Last night, Walrus, Jen and I went to see John Hodgman speak at the City Arts and Lectures series at the Herbst Theater in SF. It was, as was anticipated, highly entertaining--Hodgman's quirky genius for bullshit is unmatched.
It got me thinking, though, about bullshit of all kinds, and a semi-private wish that I've harbored for a long time: the pseudo-documentary. This is distinct from the mockumentary in that it is not intended as a platform for satire, like Waiting for Guffman or Zelig, but is rather a dead-serious film intended to inform the audience about something that does not, in fact, exist. There are glimmers of this on occasion; The Discovery Channel's The Future is Wild came awfully close by speculating (wildly) about what life might be like in hundreds of millions of years--the spear-chucking tree octopodes were pretty awesome, and shows like Star Wars Tech almost get there, but fall short by turning into ads for their subject matter.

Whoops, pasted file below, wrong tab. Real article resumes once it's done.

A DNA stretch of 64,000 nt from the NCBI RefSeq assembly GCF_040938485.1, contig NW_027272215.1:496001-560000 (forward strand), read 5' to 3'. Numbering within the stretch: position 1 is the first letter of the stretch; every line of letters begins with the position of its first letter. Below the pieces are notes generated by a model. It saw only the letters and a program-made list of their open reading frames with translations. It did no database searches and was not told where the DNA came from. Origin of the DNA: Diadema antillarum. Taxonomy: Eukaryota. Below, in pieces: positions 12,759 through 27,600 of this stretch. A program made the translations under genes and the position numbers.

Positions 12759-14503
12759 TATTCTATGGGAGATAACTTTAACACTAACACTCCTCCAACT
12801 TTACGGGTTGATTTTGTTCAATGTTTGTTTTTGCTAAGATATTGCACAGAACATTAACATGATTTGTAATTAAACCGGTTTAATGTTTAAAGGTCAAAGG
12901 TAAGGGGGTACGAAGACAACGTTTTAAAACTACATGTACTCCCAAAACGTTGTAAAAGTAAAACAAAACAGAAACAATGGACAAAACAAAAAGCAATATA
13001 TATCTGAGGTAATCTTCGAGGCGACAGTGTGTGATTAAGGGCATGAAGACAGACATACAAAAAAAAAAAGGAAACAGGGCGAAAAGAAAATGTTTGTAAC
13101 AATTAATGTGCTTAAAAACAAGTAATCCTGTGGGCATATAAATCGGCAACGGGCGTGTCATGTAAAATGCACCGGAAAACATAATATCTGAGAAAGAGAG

What I really want to see is what's on the Discovery Channel in the Star Trek universe. It seems to me that some really cool ideas are being done a disservice by the need to connect them to a narrative with characters, resolution, and conflict.
Walrus and I had a brief opportunity to do something like this when we produced a magazine for a wierd sci-fi spaceship simulator we were involved with in the early '90s. We became the creative force for shaping the narrative surrounding this uber-geek enterprise, and it mainly took the form of an in-context magazine written for the consumption of not the players of the game, but for their in-game personae. I guess it was kind of an exercise in role-playing, really, but I liked the idea of it in a more abstract way.
I'd like to kick around the idea of a Journal of Unreal Studies--a forum for all that doesn't exist yet bears discussion nevertheless. Any ideas out there?